What Paul Stanley really knows about creativity is implicit in what he said about not listening to others; because if you would have told a member of the public in 1972 that in the following year a band would emerge, wearing kabuki style white face paint - with smoking guitars, spitting blood, fist pounding rock anthems, etc etc - they might well have laughed at you. But so many years and a zillion album and ticket sales later nobody laughs at the original KISS idea that Paul Stanley was a part of.

Now you might like KISS or you might not, but you can't even BEGIN to argue that they are somehow unoriginal!

That's creativity!

Monday, August 22, 2011

Oasis by the Shore

This week I am working on a painting of the Saint Francis of Assisi church in Taos, New Mexico. The amazing photographer Paul Gill granted me permission to attempt some paintings from his photos, and this painting is one derived from his photo. Paul is one of the most talented photographers in our region, and has a wonderful knack for finding the most drama and color in our Southwestern Landscape. Visit his website at:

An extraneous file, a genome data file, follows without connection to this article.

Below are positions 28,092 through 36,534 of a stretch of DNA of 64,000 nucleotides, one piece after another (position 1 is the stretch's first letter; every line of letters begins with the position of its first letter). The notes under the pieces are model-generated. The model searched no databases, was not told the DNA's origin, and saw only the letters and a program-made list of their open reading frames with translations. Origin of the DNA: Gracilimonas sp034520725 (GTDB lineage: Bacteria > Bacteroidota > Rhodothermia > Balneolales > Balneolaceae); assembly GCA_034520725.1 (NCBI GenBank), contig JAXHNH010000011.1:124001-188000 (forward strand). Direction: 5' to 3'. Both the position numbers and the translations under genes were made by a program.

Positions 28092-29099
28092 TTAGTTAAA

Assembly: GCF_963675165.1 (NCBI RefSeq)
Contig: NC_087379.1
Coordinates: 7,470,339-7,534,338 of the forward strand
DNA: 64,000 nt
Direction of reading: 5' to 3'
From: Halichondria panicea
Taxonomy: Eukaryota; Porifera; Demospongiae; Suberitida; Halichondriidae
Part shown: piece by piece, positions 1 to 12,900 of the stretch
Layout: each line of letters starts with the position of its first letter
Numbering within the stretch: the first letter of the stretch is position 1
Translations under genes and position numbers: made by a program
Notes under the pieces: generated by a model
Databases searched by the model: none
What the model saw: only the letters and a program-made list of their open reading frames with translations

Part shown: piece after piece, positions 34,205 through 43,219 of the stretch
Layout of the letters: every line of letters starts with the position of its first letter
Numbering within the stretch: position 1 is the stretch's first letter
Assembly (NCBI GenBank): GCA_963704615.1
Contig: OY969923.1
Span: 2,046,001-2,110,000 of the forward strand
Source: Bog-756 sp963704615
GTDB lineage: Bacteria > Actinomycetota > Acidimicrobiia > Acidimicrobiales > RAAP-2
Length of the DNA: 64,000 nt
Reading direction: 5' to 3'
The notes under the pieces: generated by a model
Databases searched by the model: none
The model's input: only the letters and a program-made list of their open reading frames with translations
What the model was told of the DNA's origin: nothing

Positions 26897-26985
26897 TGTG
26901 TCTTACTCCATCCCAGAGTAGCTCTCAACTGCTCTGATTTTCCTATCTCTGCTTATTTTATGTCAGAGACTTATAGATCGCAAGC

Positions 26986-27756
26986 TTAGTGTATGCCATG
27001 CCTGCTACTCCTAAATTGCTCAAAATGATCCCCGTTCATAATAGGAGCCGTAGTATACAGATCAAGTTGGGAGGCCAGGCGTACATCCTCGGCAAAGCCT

I wanted to write a brief note to share a wonderful place that I was fortunate enough to visit a few weeks ago; Torrey Pines State Reserve. ( ) This is a stunning place where a large stretch of Southern California coastline has been set aside because it is one of the few remaining habitats of the rarest pine tree in the United States, the Torrey Pine. This 2,000 acre preserve sits right on the coastline within the city limits of San Diego, CA. My wife and son and I went there in the early morning and hiked several trails - one leading down to the coast, above beautiful cliffs that plunged right down into the blue of the sea. It was really special - and all the while I was there I kept telling my wife what a great treasure it is to have an unspoiled stretch of Southern California coastline - very valuable real estate - kept wild and natural as it would have appeared before the rapid development of the area. I urge anyone with some time to visit Torrey Pines and take a walk there. It was a beautiful little oasis in a Southern California that is frequently little more than a sea of cars and fumes and crowds of people.